In what ways do nature and culture intertwine at your place?
Do you consider yourself a part of your place? Why or why not? If so, how?
Lone rock is a protected place that people clearly have a deep love and respect for. The area is guarded by politics as people aim to preserve the cedar bluffs and keep them from becoming overly developed. As I have spent so much time here throughout the semester, and made such an effort to get out here I do feel that it is a very special spot to me. Even on the nicest days, when north beach is crowded with college students, lone rock, only a stones through away is practically vacant. I wouldn’t describe the area as so secluded and wild that it deters people, but to many its beauty is sort of overlooked and unknown. For such an incredible place, I find it odd that it hasn’t been as absorbed into the Burlington college environment as many places around here are. I’m not sure why this place is able to preserve so much of its natural wildness and purity, but I do believe the people who come through here have a respect for its sanctuary like status. I ran to lone rock today and even though the water was frigid even dove into it, because it was so unbelievably clear and inviting. I am glad that people haven’t become greedy with this beautiful place. To often a place like this becomes commercialized, but the paths to lone rock are quite inconspicuous and there is only one house presiding over the entrance, almost as if it is their backyard. I feel that a lot of wild-ish places like this have the same cultural intertwinement. People who go looking for it will find it and become tied to it whether they are hikers, dog walkers, climbers or just explorers, but at the same time you could be rooted in Burlington for many years and never know it existed.
One primary intersection with culture is the small school that brings children out into the woods by lone rock and teaches them various crafts. I think that this program definitely connects to the stereotypical Burlington hippie alternative attitude. I do find it so valuable that people want to get there children outside in a less structured environment exploring things that could likely become passions as they grow. Even so, I know from a different perspective as an outsider looking in, I can imagine people from where I’m from thinking of that program as sort of “hippie dippy”.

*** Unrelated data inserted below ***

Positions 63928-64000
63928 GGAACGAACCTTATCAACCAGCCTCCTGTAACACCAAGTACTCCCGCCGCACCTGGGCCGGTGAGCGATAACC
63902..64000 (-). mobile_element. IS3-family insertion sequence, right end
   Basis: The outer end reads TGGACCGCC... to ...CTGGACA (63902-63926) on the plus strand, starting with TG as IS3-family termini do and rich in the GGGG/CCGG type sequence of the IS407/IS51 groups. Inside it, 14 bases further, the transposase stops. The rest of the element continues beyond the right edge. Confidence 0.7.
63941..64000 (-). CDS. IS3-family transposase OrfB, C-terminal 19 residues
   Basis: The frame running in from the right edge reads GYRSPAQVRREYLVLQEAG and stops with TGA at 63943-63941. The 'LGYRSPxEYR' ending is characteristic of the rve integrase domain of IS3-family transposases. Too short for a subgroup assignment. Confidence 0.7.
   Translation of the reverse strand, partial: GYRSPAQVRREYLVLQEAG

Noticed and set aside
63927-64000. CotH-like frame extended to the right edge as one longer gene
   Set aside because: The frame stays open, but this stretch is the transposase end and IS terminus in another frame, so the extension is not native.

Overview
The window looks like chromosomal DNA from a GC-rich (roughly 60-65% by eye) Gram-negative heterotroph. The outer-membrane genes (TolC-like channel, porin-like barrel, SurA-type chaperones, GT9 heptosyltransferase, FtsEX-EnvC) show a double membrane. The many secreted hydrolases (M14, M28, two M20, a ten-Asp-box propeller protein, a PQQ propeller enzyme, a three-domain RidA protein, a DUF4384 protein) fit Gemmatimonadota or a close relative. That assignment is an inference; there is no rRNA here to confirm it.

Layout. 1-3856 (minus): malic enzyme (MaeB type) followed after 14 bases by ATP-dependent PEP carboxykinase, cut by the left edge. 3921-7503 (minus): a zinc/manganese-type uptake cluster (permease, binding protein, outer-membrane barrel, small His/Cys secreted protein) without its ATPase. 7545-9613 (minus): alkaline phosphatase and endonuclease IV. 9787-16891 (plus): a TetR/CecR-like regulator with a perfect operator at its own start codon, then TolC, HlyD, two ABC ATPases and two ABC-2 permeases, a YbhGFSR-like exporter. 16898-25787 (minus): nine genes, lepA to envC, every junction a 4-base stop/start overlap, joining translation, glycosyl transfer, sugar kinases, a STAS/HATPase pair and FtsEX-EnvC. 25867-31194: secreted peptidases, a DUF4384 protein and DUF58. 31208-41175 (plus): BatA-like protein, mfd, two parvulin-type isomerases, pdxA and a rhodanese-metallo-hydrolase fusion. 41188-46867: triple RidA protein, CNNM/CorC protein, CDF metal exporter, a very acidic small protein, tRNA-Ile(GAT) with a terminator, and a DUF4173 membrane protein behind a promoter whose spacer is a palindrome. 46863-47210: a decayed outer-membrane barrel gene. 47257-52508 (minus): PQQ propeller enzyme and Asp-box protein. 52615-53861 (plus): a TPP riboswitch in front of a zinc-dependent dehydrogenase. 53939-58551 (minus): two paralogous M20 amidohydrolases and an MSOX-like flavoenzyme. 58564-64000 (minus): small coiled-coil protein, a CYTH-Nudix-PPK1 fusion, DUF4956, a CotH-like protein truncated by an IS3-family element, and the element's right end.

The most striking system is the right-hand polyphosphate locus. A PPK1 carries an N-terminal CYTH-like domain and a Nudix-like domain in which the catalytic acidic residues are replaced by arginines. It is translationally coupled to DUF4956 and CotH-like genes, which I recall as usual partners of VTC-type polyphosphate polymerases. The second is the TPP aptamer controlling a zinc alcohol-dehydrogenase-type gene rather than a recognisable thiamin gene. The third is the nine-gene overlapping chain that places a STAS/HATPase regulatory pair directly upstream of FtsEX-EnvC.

I am excited to come back to lone rock at the end of the summer and see what sort of changes this spot undergoes both socially and naturally throughout the coming months.
As Vermonts “springtime ” came into action I was beginning to get excited for the migration of amphibians to their vernal pools. Vermont is known to have a great amount of spotted salamanders and spring peepers. While my phrenology spot specifically isn’t the ideal location for a migration of amphibians as it lacks vernal pools, the area closer to the path is very muddy and wet which definitely had some potential for amphibians coming out of there hibernation. I looked under rocks and around the swampier wetland sections of the trail but wasn’t able to discover any reptiles. Also seeing as the spring has been so cold and frequently snowy I was unable to find any budding trees or flowers.
The two most prominent edges of my phrenology site are the rather abrupt edge where the cedar bluff begins. This edge transitions from a more woody wetland area to shrubs and grasses swell as drier soils before the cedar stand. This edge is probably made up of shrubs and grasses because as the area gets progressively closer to the bluff there is more wind as well as less rich soil, making it uninhabitable by most of the native tree species which make up the other part of the stand. Another edge is the gradual edge created by the walking path which isn’t to severe a buffer. The wildlife comes right to the edge of the path in most parts and doesn’t seem to disrupted by its placement. I haven’t seen many forest interior species here except signs of woodpeckers, such as the hole drilled in a tree pictured in one of my earlier posts.